my response: Some people have had to add a listing to their hosts file (see previous postings in this discussion) but beyond that, whoever set up your firewall should find this an easy adjustment to make. If your administrator sets up the firewall to allow outsiders access to the SilkMeter machine and/or port, you are supposed to be able to access the server from anywhere in the world. Sorry that answer wasn't very interesting.

    AG

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    [This message has been edited by agroves (edited 07-09-2002).]

  8. #8
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    Re: SilkMeter & firewalls

    Thanks guys. As far as I can tell, we have the 5461 port configured properly, but still aren't connecting. Any other ideas?

    agroves-I haven't done much networking in the last couple of years, but I thought host files had been done away with? Is this a workaround?

    [This message has been edited by raider (edited 07-09-2002).]
    Kills bugs dead

  9. #9
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    Re: SilkMeter & firewalls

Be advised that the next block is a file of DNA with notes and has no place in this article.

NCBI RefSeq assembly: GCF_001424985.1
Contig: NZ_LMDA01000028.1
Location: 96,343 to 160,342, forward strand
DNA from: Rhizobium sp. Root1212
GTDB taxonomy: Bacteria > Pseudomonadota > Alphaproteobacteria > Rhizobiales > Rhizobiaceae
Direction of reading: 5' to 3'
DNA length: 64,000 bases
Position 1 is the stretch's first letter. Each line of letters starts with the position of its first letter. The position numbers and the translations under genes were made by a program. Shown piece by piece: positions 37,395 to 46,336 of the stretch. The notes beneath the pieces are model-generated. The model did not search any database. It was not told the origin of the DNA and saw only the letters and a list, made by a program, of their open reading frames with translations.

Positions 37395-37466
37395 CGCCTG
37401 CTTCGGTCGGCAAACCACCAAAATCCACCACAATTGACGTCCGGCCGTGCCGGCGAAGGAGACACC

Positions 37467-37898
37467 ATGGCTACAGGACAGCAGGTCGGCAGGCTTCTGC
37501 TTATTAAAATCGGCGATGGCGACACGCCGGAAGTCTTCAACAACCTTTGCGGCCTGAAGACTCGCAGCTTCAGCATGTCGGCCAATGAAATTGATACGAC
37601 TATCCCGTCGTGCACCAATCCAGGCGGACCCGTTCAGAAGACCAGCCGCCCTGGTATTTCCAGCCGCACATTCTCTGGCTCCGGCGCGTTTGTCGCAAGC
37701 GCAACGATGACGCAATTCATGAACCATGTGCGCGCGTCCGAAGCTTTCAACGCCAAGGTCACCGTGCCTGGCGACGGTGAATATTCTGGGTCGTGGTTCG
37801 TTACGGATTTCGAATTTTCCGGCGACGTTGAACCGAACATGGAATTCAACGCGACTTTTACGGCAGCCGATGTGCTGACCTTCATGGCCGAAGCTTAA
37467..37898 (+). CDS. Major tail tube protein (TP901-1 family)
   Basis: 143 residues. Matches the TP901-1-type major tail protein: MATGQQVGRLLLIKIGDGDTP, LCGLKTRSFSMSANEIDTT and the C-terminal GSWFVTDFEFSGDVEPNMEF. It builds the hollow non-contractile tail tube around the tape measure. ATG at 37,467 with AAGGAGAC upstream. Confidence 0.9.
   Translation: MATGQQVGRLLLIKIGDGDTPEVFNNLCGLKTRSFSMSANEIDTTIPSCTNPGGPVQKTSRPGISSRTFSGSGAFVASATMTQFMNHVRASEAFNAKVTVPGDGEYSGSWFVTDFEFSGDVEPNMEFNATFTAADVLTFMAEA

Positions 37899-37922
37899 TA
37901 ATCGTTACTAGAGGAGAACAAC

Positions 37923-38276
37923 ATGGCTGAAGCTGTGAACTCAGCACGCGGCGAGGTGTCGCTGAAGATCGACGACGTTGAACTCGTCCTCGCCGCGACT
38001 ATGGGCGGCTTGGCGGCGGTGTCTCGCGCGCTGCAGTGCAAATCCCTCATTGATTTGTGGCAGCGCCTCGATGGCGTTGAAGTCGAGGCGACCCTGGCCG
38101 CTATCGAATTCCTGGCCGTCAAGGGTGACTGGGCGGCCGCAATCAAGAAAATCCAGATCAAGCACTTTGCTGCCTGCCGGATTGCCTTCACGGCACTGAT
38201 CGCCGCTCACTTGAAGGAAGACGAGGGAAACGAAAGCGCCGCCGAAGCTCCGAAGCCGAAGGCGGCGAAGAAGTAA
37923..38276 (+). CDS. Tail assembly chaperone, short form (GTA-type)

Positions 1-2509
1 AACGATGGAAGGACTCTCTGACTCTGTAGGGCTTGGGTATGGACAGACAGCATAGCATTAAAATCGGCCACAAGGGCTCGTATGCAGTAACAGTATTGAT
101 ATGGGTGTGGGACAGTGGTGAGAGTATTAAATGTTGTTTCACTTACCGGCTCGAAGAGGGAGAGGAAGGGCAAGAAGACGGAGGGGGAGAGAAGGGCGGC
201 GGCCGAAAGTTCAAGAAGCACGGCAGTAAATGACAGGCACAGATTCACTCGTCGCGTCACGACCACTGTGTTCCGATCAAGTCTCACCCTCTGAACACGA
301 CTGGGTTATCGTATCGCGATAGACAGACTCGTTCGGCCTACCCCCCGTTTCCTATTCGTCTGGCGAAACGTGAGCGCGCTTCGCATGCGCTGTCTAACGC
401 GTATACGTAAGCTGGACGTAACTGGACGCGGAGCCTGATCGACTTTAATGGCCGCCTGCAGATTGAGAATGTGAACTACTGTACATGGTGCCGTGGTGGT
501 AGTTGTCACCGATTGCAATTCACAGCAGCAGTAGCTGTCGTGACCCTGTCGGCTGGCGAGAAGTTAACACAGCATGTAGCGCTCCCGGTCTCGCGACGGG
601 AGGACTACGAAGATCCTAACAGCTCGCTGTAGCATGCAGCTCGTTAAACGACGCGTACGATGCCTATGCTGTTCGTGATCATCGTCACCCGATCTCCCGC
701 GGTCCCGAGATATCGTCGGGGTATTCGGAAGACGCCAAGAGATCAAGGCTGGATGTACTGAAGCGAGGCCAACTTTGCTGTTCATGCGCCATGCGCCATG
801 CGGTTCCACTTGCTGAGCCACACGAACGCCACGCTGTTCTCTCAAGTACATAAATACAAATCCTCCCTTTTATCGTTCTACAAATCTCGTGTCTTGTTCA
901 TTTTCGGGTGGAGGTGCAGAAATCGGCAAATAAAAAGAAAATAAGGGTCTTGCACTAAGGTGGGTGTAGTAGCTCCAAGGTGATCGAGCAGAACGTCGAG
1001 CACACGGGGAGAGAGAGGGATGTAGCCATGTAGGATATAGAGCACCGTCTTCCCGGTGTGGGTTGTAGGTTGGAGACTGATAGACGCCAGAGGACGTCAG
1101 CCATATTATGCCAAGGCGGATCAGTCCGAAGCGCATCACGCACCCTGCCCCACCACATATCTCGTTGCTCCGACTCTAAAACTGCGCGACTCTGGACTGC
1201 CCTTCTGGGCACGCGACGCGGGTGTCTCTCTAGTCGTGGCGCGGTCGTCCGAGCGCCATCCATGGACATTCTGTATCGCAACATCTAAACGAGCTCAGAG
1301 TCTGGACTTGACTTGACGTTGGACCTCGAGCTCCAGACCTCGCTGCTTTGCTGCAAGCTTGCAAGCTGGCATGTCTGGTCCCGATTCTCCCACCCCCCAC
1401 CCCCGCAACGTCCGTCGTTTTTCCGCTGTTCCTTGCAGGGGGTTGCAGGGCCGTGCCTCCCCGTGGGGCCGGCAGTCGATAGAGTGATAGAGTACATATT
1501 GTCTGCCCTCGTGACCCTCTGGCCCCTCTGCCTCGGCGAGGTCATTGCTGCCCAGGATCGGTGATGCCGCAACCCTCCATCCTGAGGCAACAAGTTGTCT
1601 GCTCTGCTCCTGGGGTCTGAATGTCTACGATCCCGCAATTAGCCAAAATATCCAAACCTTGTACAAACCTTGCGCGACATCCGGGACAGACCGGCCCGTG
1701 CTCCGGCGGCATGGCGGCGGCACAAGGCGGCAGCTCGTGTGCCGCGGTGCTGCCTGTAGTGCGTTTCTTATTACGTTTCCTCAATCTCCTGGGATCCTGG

SEGUE WISHLIST:

    An easier means of checking out a remote license!!!!

    The current method is absurd.

    ------------------

  10. #10
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    Re: SilkMeter & firewalls

    <BLOCKQUOTE><font size="1" face="Verdana, Arial, Helvetica">quote:</font><HR>Originally posted by raider:
    Thanks guys. As far as I can tell, we have the 5461 port configured properly, but still aren't connecting. Any other ideas?

    [This message has been edited by raider (edited 07-09-2002).]
    <HR></BLOCKQUOTE>

    Are you able to ping by name, or just IP? Are your *.ref files in (most likely) c:\Program Files\Segue\cfg referencing the license server by name or by IP? It could be a DNS issue, and you right be able to fix it by changing the files to use the IP address rather than the name.


    ------------------
    Tom
    Tom